With campus elections happening April 5 to 7, students have begun to chatter about how they will vote. But from recent conversations I’ve had with my friends, many don’t see how their votes matter.
It is understandable. Since so many students were unable to be on campus during the pandemic, many are disconnected from the benefits Student Government offers.
Despite this, your vote matters because of how strong we will return and recover next year. The candidates you elect are influential in ensuring students get the resources that benefit them academically and mentally.
Entering the fall semester, only 474 students were enrolled in in-person only classes, and 19,829 students were enrolled in hybrid modalities. As a result, students weren’t able to fully utilize resources on campus like Counseling and Psychological Services, academic advising, tutors and professors.
Students found it hard to learn about campus resources. A peer academic leader teaching one of the UNIV courses, which are designed to help students progress through their degree program, discussed with me how students found it difficult to get involved during the pandemic, and the only way they learned about available resources was through limited word of mouth.
By extension, students lost a year of understanding and utilizing the benefits Student Government provides and advocates for, such as monthly parking permits, free water bottles on campus and the Program Assistance Fund, which provides supplemental funding for registered student organizations.
This is especially detrimental to freshman students like me who started our college experience amid online learning. Because we don’t see these resources, we don’t utilize them.
The Student Body president serves as the representative leader of Student Government and oversees the day-to-day operations of the executive branch, including monthly meetings with the university president, according to the Student Government website.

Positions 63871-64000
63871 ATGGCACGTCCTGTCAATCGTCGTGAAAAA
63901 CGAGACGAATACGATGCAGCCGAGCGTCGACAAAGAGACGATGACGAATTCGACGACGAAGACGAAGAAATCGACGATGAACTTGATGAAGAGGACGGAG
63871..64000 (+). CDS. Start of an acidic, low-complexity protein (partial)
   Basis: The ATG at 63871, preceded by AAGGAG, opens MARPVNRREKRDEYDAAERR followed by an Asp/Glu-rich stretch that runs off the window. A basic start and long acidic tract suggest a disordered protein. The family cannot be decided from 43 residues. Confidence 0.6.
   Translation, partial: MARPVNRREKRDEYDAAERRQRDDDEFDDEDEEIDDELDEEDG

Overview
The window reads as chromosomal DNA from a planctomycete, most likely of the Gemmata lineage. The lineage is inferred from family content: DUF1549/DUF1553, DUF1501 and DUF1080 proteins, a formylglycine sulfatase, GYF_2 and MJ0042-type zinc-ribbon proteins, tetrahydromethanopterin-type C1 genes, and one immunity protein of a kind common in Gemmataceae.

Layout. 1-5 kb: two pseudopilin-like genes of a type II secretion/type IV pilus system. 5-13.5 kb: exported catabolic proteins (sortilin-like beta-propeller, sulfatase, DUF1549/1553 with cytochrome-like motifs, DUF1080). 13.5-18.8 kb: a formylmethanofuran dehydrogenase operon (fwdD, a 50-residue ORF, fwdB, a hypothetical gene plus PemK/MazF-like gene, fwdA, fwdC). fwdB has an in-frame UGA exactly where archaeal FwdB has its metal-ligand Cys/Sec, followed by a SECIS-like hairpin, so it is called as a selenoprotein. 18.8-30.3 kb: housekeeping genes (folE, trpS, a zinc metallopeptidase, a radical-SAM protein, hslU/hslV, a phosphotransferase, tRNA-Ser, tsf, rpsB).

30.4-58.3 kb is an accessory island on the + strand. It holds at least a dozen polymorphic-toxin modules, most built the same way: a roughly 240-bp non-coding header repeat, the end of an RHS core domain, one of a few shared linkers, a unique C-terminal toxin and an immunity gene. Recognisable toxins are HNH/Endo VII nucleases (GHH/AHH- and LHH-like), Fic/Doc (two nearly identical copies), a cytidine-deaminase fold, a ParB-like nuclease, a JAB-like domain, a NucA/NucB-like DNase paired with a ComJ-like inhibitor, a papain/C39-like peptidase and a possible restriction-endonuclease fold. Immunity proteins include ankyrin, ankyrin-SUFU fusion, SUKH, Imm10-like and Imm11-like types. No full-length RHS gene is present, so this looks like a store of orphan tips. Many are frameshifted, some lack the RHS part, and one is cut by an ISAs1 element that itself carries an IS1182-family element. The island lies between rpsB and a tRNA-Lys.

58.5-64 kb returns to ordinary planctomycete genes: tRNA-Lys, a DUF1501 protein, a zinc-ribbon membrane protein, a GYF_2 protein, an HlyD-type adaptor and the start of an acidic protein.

The Student Body president’s decisions need to put students’ best interests first.
Because the position represents the entire student body, it is vital you vote for the candidate you want. They have the power to set an agenda, push for priorities and provide resources to students.
Mr. and Ms. UTA are responsible for the UTA Ambassadors program, which plans spirit events like Maverick Stampede, Homecoming and Spirit Week. They will play a vital role in restoring the morale we desperately need when we return to campus in the fall.
They should be energetic and passionate about the community. They should bring a breath of fresh air, fun and normalcy after a tumultuous absence of spirit on campus. Their school spirit is necessary for tired students returning from arduous online education.
Beyond the campus, Student Government’s influence can benefit the Arlington community. The city’s economy was negatively affected by the pandemic due to sluggish sales and tourism, Mayor Jeff Williams said in a meeting with Treasury Secretary Janet Yellen.
Currently, only one business is operating in College Park District.
Because many students will soon return to campus, the Student Body president and the executive branch can advantageously advance the Maverick Discount Program to promote restaurants and services in our community to students.
Your votes for student senators matter too. Officially, we represent students’ interests within their college to promote legislation. Unofficially, senators are campus leaders who uplift students by offering guidance on a variety of tasks like scheduling classes, understanding tuition rates and class tutoring.
The goal is to create a positive difference in our community.
During the pandemic, many senators like myself found it incredibly hard to reach out to students, making it difficult to gauge what legislation students wanted.
As students return to campus, student senators will work to reconnect with our constituents, better represent the student body’s interests and help you get back to being a healthy and academically successful student.
Student Government really matters.
In a recent executive memo, Student Body President Blaize LaFleur was denied a chance to discuss implementing a pass/fail policy for the semester at the Undergraduate Assembly.
“If the Student Body President’s voice is diminished, one can only imagine how other students’ voices are lost, silenced, or downright ignored,” LaFleur wrote.
Students must participate in campus elections. If they don’t, the power Student Government has to advance your interest will be reduced, and your interests won’t be acknowledged by the university administration.
The positions you’re electing have the power to help the community recover from the pandemic. These positions are vital, and your voice is critical in deciding who will represent the UTA community.
Visit the candidates’ platforms, find your candidate and vote.